A song on the radio inspires a middle-aged man to spend the last of his money on a one-way plane ticket to the Central African Republic in order to live with a group of Pygmies and record their extraordinary music.
Country Focus: Central African Republic (Republique Centrafricaine in French)
Song from the Forest: My Life Among the Ba-Benjellé Pygmies
By Louis Sarno
Published by Houghton Mifflin, 1993.
About the author: Originally from New Jersey, Sarno has spent the last thirty years living among the Bayaka Pygmies. He has a Bayakan wife and two adopted Bayakan sons. Sarno has recorded over 1,400 hours of music and forest sounds which have been digitized by Oxford University’s Pitt Rivers Museum. Sarno’s work and life has drawn the attention of filmmakers as well as musicologists. The 2011 movie OKA! is loosely based on one of his unpublished memoirs. A 2014 documentary film (also called Song from the Forest) records his son’s first visit to America.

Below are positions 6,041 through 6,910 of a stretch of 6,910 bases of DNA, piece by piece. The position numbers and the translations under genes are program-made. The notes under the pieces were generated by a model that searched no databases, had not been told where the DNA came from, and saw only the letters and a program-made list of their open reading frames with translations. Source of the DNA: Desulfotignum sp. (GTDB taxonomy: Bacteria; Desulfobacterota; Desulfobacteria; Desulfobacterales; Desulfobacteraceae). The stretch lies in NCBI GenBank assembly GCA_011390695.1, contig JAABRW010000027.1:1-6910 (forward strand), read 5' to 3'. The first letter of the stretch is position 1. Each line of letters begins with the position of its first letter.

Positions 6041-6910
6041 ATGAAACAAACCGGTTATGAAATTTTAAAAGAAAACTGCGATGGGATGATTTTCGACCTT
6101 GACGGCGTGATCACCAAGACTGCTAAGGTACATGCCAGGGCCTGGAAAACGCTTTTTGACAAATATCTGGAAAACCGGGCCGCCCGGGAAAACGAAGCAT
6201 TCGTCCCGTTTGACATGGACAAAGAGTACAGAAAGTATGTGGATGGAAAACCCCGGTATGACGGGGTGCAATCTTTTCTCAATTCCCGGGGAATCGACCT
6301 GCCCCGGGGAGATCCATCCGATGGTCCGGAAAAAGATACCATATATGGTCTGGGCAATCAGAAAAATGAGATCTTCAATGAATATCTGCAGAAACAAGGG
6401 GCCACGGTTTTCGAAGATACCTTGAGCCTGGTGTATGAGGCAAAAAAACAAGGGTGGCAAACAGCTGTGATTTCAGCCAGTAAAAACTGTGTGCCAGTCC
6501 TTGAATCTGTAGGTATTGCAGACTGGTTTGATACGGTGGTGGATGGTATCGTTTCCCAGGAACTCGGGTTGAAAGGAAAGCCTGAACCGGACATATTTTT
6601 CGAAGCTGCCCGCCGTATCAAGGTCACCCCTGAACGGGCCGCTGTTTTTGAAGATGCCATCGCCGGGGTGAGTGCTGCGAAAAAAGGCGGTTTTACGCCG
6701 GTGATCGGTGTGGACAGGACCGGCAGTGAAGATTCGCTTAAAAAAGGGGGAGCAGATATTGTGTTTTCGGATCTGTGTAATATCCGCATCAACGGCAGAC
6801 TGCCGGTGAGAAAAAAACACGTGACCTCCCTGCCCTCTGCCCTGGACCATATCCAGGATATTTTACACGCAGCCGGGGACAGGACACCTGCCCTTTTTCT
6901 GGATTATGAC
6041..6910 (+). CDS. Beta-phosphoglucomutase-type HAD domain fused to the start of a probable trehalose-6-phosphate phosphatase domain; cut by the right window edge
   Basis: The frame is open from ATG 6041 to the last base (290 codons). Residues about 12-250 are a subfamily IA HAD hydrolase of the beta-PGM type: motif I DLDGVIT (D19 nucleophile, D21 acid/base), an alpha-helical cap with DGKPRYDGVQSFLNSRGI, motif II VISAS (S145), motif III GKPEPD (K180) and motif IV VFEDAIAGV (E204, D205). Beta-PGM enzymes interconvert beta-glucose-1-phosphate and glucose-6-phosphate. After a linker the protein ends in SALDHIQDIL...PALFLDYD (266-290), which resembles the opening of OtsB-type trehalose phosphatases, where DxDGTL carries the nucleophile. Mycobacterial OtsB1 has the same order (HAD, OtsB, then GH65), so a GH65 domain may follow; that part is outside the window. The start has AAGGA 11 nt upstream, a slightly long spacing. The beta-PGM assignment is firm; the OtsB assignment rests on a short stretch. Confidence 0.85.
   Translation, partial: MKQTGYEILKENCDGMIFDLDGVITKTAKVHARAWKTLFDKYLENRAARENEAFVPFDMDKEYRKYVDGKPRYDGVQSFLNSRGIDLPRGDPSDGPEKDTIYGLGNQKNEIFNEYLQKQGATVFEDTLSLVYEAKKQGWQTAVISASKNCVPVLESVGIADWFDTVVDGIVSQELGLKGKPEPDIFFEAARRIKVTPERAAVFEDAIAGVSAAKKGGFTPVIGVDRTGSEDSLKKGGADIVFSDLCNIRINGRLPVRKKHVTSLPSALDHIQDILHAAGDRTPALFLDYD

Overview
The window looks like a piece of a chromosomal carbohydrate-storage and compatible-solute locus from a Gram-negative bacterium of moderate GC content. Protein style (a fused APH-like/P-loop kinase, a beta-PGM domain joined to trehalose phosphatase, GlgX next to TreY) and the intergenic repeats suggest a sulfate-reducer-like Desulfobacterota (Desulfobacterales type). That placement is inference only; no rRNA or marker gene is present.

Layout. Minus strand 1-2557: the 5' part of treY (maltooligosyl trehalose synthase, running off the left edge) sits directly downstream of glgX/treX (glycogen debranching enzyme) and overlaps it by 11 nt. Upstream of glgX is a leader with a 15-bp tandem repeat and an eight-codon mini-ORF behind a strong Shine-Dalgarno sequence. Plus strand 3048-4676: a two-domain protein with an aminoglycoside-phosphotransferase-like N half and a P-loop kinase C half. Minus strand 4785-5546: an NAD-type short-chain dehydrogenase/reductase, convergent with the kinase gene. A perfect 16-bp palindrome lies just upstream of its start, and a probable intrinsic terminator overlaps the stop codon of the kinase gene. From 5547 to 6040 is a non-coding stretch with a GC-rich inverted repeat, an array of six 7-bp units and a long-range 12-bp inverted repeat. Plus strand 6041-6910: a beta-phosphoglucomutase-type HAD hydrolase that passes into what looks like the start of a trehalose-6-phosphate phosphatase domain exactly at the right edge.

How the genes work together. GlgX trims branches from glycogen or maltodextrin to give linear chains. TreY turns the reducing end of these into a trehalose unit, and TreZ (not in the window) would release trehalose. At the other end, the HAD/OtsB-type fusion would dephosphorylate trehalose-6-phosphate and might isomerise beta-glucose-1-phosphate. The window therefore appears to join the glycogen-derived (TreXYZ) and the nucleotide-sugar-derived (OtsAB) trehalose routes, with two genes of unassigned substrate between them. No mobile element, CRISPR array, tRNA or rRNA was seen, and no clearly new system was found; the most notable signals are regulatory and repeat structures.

Total darkness posed extra problems for recording these ceremonies, but it did not stop me. I learned to operate my recorder by feel. I devised a way to rotate the cassettes from pocket to pocket so that I would not record on the same cassette twice and would know in the morning the order in which they had been recorded. I was convinced I was hearing the most sublime music on earth. It no longer resembled “Pygmy” music to me — it no longer even resembled African music. It was beyond all such distinctions, a world unto itself. I recorded everything, not because I thought the opportunity unique (on the contrary, I believed I would have countless similar opportunities), but from an urge to preserve as much as I could from what I now regarded as the happiest period of my life. I will long for these days, I told myself while living them.